Monday, March 3, 2014

Imperial County adult literacy still a challenge Learning to read in the Imperial Valley

Imperial County adult literacy still a challenge
Learning to read in the Imperial Valley
Imperial Valley Press: 2.20.2014 by Heric Rubio

When Monica Woo came to the United States from Korea 15 years ago, the English language was as foreign to her as the country she was arriving in.

Even after becoming a citizen, it still took the El Centro resident a run-in with immigration officers before deciding to take on the task of learning the language.

“Two years ago I went to Korea and when I came back, immigration asked me what I had to declare, and I couldn’t answer,” Woo said.

So with the help of Adult Literacy Services at the Imperial Public Library, she embarked on a mission to not only speak, but read English as well, a decision that she says has left her feeling happier and more confident.

With the most recent Imperial County statistics available showing an illiteracy rate dangerously close to 50 percent, stories like Woo’s could likely be found throughout the Valley.

Last conducted in 2003, the National Assessment of Adult Literacy is a representative assessment of English literacy among American adults age 16 or older, according to the National Center for Education Statistics.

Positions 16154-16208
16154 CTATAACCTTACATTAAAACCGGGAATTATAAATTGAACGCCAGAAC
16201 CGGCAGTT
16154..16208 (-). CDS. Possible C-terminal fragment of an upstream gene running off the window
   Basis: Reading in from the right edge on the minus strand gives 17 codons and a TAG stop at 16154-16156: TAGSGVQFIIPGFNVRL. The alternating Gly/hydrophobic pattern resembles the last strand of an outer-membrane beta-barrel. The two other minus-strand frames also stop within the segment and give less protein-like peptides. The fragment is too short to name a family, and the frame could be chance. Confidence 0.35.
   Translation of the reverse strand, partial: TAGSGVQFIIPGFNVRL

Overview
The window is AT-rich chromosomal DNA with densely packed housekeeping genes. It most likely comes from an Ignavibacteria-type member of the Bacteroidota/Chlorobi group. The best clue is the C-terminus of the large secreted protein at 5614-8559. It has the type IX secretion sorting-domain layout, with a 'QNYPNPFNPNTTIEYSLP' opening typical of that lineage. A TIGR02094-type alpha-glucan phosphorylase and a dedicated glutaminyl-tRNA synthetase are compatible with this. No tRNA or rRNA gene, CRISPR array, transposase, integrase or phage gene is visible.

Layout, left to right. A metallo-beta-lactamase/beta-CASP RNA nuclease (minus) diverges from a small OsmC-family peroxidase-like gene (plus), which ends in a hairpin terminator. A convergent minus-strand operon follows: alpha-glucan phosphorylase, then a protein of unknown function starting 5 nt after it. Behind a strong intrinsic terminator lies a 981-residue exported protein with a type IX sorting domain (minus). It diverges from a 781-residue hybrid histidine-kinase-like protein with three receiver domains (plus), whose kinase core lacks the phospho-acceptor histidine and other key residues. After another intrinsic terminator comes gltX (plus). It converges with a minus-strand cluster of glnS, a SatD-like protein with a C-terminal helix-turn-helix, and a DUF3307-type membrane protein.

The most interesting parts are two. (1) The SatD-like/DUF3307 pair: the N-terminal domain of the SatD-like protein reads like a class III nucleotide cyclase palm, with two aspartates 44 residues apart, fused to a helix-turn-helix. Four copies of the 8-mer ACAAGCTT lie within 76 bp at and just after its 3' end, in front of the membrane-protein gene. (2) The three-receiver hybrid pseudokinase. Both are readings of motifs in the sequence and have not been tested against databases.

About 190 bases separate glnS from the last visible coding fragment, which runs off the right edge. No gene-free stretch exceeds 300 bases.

During the assessment, 41 percent of Imperial County’s population at the time was lacking basic prose literacy skills; almost triple the national rate of 14 percent.

Prose literacy is the knowledge and skill to perform tasks such as searching for, comprehending and using information from continuous texts.

If the results of a 2013 U.S. Department of Education and National Institute of Literacy study of adult literacy in the nation are reflective of what individual counties look like, then those numbers haven’t changed much in the 10-plus years since the last NAAL.  READ MORE !

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